Feminism, Woman’s True Nature, Persecution and Subjugation: Restoring the Female Principle


That wonderful old matriarch of Jungian psychotherapy, Marie-Louise von Franz, used to say that Western civilization put a little gnome on every woman’s shoulder to tell her that she’s wrong, that her work’s no good and that she’s worthless.

The nature of woman is always at odds with the male-oriented world. The naturalness of women is in the expression of their true nature in a milieu where that is considered threatening and heretical to conventional values.

In recent decades various schools of thought have arisen which comprise the women’s movement. The different feminisms range from the radical philosophies of the feminist separatists to the watered-down feminism made popular by the mainstream media, which has done its best to weaken the revolutionary voice of true feminism.

True feminism confronts the appalling and horrendous history of the suppression and persecution of women over the last two to three thousand years. The legacy of shameful events, such as the systematic persecution and genocide of women healers and herbalists as witches over hundreds of years, remains with us today in the continued treatment of women, and by association children, as inferior beings.

There are no complete records of the numbers of women who were killed as witches. However, in Matilda Joslyn Gage’s book, Woman, Church and State (2nd ed; New York: Arno Press 1972, p.247, edition first published 1893) we have this startling estimate: “It is computed from historical records that nine millions of persons were put to death for witchcraft after 1484, or during a period of 300 years, and this estimate does not include the vast number who were sacrificed in the preceding centuries upon the same accusation. The greater number of this incredible multitude were women.”

Felix Morrow, in the foreword to Montague Summers’s The History of Witchcraft and Demonology (Secaucus, N.J.: Citadel Press, 1971, p. viii.), tells us that, “The figures of scholars estimating the numbers of witches put to death vary enormously, from 30,000 to several million and it is really impossible to know, given the records of the times, but it is clear that substantial numbers were put to death.”

Here’s one of the most recent statements I can find regarding the persecution of witches during the most intensive period, i.e. the 16th to 18th centuries: “Over the entire duration of the phenomenon of some three centuries, an estimated total of 40,000 to 60,000 people were executed.”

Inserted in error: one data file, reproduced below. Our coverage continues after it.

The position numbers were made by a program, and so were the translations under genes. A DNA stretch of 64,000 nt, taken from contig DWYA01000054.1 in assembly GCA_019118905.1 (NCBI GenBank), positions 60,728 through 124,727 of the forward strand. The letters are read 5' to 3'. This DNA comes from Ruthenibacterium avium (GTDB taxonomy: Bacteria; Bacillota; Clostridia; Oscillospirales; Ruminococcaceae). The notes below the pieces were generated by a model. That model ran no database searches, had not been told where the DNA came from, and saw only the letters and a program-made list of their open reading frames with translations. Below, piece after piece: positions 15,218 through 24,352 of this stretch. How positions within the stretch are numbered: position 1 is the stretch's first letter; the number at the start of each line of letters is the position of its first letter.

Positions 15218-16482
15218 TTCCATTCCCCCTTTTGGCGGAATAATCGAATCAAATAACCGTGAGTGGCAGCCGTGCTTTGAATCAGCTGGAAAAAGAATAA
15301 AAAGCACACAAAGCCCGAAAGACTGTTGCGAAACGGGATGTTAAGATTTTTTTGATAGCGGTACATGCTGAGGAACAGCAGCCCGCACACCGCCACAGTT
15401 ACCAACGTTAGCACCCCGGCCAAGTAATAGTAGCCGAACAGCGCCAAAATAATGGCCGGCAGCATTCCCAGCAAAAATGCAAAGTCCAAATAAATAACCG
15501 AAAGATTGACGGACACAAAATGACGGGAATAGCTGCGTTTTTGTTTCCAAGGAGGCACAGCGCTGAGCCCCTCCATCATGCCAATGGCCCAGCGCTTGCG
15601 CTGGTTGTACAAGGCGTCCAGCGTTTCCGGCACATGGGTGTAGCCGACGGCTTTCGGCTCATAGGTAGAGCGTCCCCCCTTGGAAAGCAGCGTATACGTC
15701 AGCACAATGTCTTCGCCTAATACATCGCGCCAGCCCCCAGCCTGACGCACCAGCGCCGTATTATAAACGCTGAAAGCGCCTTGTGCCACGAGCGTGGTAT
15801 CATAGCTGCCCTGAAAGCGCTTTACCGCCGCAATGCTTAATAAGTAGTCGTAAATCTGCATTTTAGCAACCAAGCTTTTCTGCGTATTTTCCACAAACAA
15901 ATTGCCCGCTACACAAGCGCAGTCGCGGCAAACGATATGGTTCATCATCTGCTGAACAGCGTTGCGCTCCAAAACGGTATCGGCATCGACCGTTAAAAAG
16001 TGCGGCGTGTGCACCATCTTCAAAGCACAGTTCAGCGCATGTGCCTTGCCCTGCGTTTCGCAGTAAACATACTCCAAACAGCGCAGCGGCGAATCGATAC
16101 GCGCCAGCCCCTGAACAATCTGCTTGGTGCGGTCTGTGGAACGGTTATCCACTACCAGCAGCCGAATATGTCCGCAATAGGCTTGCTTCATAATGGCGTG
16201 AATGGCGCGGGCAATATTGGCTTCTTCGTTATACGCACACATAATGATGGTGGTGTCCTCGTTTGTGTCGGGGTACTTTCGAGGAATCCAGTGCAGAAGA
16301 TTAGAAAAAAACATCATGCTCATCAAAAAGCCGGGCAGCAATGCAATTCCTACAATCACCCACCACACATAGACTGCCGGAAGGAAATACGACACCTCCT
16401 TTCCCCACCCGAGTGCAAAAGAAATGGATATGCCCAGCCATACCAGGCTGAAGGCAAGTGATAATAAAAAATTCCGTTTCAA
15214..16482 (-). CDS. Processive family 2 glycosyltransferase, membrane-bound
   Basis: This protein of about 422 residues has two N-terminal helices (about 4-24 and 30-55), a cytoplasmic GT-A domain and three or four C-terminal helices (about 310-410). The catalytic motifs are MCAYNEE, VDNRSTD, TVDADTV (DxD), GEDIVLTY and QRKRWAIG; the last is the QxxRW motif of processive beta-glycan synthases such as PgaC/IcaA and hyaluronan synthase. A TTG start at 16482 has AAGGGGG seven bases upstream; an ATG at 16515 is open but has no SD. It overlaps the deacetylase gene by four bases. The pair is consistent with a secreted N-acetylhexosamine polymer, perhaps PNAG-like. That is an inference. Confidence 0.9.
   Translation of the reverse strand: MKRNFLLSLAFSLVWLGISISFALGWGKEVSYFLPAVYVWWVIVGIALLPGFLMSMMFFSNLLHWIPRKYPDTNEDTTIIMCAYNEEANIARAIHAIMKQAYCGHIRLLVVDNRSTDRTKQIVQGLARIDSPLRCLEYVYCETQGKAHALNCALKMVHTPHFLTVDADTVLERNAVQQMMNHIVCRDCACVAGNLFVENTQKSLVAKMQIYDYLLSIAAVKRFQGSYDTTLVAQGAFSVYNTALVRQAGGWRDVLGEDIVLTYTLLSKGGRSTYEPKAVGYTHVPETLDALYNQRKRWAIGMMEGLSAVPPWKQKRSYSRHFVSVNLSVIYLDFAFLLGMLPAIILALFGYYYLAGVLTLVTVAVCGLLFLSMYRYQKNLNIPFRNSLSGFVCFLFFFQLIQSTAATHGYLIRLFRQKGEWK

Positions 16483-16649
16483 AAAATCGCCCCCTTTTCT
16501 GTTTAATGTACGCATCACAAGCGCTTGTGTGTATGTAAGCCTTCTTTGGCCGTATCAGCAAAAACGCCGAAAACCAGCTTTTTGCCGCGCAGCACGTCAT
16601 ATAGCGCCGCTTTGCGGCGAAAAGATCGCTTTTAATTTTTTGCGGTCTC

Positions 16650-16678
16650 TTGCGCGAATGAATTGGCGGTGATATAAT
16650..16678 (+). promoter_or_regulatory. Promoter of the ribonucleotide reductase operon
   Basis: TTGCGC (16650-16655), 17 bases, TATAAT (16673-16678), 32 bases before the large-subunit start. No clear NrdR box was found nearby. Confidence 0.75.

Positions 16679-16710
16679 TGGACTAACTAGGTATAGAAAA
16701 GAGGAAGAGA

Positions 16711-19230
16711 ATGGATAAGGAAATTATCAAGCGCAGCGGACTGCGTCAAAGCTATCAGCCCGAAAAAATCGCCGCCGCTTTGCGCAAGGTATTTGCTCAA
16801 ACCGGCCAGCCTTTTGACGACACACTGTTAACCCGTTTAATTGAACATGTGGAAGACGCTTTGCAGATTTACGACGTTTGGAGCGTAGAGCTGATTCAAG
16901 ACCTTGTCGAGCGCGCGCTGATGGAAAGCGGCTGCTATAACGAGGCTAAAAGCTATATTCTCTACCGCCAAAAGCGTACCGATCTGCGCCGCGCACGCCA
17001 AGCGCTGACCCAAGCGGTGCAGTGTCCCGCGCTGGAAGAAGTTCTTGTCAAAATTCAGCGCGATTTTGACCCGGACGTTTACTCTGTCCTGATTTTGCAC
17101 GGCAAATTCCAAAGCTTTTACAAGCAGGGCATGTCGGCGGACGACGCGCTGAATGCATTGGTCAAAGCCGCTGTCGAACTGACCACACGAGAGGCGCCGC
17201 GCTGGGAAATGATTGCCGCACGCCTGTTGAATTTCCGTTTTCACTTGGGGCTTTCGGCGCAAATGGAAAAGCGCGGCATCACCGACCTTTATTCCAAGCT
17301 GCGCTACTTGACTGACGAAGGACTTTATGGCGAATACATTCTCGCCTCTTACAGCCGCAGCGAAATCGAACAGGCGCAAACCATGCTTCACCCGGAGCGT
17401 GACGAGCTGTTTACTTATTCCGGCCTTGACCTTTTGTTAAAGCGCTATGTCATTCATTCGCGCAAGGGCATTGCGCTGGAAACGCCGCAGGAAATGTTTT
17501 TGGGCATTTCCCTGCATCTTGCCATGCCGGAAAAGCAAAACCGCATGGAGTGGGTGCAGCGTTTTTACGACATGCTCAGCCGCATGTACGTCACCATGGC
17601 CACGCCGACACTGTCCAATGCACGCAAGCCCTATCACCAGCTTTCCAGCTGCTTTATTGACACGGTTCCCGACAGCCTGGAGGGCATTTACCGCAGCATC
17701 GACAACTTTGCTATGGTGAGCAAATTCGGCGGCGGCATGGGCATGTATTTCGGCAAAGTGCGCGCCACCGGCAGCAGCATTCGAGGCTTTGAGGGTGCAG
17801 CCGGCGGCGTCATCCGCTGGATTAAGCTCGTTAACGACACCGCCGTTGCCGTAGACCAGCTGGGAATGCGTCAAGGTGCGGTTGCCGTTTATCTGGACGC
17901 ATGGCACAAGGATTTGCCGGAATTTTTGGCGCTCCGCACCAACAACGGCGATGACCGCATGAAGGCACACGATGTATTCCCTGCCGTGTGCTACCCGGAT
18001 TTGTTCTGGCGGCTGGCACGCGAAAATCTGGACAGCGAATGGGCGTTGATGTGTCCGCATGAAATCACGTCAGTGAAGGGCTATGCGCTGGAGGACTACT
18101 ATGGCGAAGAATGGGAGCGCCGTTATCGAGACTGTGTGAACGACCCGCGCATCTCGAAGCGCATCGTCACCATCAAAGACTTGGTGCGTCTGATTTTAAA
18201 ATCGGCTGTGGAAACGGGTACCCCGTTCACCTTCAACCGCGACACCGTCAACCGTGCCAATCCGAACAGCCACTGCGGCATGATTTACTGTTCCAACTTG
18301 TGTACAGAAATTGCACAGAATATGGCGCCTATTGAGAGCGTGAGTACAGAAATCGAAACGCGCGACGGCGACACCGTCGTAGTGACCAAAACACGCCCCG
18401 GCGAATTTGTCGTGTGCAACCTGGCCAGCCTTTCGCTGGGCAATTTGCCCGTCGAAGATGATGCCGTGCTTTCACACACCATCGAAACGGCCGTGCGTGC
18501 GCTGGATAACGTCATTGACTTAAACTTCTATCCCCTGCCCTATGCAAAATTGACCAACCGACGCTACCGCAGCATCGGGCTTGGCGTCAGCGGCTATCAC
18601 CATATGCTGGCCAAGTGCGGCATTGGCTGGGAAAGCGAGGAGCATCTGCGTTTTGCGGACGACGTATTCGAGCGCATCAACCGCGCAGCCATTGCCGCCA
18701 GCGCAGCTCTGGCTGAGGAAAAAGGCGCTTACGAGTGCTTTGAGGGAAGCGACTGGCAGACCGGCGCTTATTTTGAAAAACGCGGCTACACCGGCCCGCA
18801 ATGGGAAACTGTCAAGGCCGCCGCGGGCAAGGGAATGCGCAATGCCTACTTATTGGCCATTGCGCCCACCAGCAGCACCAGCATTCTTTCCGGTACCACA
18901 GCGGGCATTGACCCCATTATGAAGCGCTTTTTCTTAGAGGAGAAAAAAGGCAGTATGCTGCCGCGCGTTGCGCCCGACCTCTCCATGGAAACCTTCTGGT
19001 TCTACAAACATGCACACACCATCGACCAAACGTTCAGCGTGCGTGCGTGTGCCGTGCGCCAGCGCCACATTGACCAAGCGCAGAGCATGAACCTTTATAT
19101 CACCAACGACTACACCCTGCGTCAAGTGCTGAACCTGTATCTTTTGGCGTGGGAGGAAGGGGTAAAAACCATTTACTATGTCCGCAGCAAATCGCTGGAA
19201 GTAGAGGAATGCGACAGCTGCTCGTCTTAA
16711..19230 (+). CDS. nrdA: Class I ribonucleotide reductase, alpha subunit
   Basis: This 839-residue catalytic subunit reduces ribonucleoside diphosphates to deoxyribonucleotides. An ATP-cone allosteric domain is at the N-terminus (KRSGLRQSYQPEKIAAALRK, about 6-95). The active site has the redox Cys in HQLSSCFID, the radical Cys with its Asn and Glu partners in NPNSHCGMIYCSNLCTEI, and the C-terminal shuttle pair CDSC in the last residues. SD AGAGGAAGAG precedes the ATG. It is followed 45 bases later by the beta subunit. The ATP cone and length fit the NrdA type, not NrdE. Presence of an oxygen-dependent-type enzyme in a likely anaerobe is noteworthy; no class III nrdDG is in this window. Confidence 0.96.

It is as if some reduction in the estimation has been agreed upon and over time the previously alleged figures which are comparable with the Jewish Holocaust have been reduced to a figure comparable to annual car crash fatalities (in the USA) or junk food associated deaths (in the UK).

Is this a conspiracy, a result of misguided cynicism or merely a case of time heals all wounds?

Curiously, the Holocaust of World War II has a second parallel with the persecution of witches. The figure commonly given is eleven million, but that figure is considered far too low.

In spite of the alleged progress toward equality of the sexes, women continue to be insidiously denied a place in society. In concept and treatment, women still suffer from the lack of credit and acknowledgment, and continue to suffer subjugation and violence all around the world in a variety of ways in different cultures.

These cultural mores are reflected in the lives of individual women in the total separation of themselves from virtually all that is natural, intrinsic and innately female. For a woman to discover her true self she must step outside the normal parameters of everything she has learnt to accept and be defined by.

Patriarchal society needs to open to new paradigms and hand over as much of the leadership as is humanly possible to women. The whole conceptual structure of our lives must be transformed and handed over to the female principle in both women and men. Finally we need to return the power the patriarchy stole from women, as Mary Daly put it the power of naming.


Source by Richard G Harvey

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